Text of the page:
WHAT IF AN ATTACKER could steal your whole business? In the world of online commerce, that’s not so farfetched; in fact, it’s happened several times this year, and the Internet Corporation for Assigned Names and Numbers (ICANN) is working to halt these online takeovers.
A report by ICANN’s Security and Stability Advisory Committee looks at the problem of domain hijacking, where a hijacker takes control of a domain name from its owner. In one case described in the paper, hackers exploited poorly enforced policies and procedures to briefly take over the domain of PANIX.com, an Internet service provider, causing the company’s customers to temporarily lose service.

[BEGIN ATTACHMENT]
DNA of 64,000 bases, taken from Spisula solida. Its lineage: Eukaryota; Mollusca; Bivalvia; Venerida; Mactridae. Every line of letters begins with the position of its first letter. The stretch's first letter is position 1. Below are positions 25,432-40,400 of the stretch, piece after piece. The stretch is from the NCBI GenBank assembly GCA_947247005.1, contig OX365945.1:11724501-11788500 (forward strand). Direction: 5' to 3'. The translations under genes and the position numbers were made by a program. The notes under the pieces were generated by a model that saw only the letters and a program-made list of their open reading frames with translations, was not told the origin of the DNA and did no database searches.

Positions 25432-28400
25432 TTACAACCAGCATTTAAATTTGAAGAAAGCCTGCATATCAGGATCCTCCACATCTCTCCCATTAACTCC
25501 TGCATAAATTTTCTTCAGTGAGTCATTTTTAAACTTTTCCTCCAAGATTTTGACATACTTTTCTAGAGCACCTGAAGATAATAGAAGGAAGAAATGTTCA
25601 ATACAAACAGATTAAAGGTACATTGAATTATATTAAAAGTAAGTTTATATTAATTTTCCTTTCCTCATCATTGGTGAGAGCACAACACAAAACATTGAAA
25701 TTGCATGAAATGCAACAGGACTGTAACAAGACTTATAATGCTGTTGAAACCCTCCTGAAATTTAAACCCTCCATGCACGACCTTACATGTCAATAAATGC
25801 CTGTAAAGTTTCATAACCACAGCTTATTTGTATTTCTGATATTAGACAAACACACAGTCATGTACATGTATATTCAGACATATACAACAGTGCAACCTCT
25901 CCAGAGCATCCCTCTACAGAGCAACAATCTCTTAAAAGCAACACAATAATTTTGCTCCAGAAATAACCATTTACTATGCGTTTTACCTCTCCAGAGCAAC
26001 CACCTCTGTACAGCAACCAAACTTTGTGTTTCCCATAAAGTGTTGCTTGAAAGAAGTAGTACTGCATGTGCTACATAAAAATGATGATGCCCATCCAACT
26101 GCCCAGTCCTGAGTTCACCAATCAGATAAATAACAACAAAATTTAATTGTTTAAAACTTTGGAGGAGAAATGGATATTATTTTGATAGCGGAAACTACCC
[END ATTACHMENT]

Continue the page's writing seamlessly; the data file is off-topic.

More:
According to the paper, one attack occurred when the gaining registrar (registrars are the parties that register domain names; when a name is switched from one to another, there is a gaining and a losing registrar) did not properly obtain approval from the registrant, and the losing registrar did not tell PANIX.com when it received the transfer notice.
In this case, the hijacker also took advantage of time-zone differences. New York City-based PANIX didn’t realize until 1:00 a.m. on Sunday morning that it had lost control of its domain name, and neither its registrar nor the gaining registrar—the latter is located in Australia—had contact numbers for emergencies occurring after hours.
The report lists a number of risks facing registrants that are hijacked, and it outlines the procedural vulnerabilities that present opportunities for hijackers. The paper also details steps that registrants should take to protect their domain names, such as locking a name so that it cannot be modified without explicit approval by the owner, and keeping emergency-contact information for registrars current.